Macmahon Holdings (ASX: MAH) announced its first loss in 10 years in 2013, as this mining services company rationalises its business to scale back to the new realities of the mining industry as a whole.
Full-year revenue was down 29.9% from $1.66 billion to $1.17 billion, but part of this change was from discontinued operations. In total, Macmahon saw a net loss after tax of $29.48, down from a profit of $56.05 million in 2012.
To meet the challenges of today's market, its strategy involves divesting its construction arm, and focussing solely on mining services. By selling off its non-core assets to such companies as Leighton Holdings (ASX: LEI), as well as its rail assets, the company wants to focus on diversifying through geography, commodity and service delivery.
With the sale of those assets along with general redundancies and transfers, group employees has been reduced by roughly 1,300, down to a total of 3,495. Looking forward, without the construction and rail business continuing, it projects revenues of between $900 million and $1.2 billion for 2014.
The perceived risks in the near term are fewer new work opportunities, significant increase in competition, and scope reduction and contract deferrals of customers. The company was able to secure a new $1.8 billion, five-year contract for the Christmas Creek mining expansion — its largest ever contract — and is concurrently ramping up work on the Tropicana Gold project, worth $900 million over 10 years.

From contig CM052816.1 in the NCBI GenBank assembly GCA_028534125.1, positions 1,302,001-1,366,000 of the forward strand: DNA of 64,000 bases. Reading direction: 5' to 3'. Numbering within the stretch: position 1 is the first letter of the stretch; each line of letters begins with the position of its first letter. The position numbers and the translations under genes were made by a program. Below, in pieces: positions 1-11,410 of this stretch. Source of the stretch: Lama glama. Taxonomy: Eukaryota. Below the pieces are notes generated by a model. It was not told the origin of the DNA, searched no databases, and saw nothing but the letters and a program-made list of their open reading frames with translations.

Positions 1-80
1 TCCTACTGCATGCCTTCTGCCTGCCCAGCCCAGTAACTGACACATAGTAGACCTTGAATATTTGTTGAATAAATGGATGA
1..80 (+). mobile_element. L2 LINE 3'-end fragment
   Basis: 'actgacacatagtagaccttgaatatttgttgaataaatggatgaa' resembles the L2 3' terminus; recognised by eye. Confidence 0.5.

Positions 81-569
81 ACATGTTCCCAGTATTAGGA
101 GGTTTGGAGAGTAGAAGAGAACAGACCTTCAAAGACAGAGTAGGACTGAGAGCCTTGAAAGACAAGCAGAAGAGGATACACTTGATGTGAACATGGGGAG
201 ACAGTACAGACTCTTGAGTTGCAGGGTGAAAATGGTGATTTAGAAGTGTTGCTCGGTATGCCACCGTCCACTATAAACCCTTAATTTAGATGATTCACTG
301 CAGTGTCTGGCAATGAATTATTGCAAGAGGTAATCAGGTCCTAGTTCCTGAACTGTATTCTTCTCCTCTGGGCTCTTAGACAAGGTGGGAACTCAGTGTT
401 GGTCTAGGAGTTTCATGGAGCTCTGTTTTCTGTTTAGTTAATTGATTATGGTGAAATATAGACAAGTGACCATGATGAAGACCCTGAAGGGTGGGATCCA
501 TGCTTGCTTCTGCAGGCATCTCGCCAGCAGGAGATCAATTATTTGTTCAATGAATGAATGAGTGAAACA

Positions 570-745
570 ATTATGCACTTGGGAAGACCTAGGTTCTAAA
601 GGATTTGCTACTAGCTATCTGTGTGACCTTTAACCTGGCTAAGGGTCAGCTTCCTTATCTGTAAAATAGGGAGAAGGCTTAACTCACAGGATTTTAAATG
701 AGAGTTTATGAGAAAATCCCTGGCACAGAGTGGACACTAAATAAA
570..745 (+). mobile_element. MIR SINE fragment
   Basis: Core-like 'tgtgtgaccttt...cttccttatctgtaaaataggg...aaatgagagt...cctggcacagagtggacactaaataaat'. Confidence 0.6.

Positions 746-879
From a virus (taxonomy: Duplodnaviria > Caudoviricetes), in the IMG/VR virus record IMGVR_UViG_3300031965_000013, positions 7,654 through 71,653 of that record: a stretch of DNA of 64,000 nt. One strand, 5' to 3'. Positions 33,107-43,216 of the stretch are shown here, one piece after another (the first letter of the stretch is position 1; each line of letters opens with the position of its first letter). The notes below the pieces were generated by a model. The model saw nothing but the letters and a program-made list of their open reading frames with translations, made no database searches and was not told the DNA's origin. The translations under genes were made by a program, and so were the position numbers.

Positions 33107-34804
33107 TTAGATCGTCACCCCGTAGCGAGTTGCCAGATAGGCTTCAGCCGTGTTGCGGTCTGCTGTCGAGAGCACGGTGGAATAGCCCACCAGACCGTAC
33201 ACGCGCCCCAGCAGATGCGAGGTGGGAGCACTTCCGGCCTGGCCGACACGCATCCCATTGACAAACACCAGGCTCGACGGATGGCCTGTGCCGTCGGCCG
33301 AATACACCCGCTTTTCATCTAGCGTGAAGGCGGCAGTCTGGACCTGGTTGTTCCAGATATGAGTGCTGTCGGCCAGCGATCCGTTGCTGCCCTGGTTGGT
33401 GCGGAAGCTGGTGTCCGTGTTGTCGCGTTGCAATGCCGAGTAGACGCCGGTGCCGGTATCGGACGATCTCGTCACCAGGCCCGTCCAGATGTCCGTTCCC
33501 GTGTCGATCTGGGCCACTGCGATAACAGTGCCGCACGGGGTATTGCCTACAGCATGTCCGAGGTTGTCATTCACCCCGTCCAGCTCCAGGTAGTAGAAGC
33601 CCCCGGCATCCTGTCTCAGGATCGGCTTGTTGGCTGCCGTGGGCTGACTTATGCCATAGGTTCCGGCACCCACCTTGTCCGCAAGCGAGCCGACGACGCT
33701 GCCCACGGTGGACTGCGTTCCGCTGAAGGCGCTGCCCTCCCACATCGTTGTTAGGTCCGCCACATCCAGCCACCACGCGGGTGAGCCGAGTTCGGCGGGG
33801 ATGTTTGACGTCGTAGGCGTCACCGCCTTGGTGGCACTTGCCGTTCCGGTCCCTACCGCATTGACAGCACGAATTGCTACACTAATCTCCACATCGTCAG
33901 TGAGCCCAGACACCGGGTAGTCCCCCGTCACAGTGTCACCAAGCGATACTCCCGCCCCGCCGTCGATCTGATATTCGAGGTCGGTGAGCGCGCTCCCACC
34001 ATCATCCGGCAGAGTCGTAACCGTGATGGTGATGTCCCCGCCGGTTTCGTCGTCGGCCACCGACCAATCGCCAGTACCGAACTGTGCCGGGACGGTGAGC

Macmahon sees opportunities in West Africa and Asia, where a different mix of commodities and economies will spread the risk, while waiting for the Australian market to turn around. One setback in its work at the Mongolia-based Tavan Tolgoi mining operation is that the coal is stagnant there due to the lower than projected prices received from Chinese customers. Thus, production has been scaled back to meet demand. Currently, 93% of Macmahon's business is Australian based.
The company's gross gearing is at 53.63%, so debt is not too burdensome, and was reduced through a $80.7 million equity raising this year. During this year, the number of outstanding shares increased by 70.8% from 738.6 million to 1.26 billion, so per share statistics like EPS and dividend per share will be reduced accordingly.
Share price is currently around $0.15, down from around $0.50 in July 2012. No final dividend was declared for the second half of 2013.
Companies making hard decisions for the future cause near-term pain for shareholders, so most investors should wait and tune in later to see how the story progresses.
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Motley Fool contributor Darryl Daté-Shappard does not own shares in any company mentioned.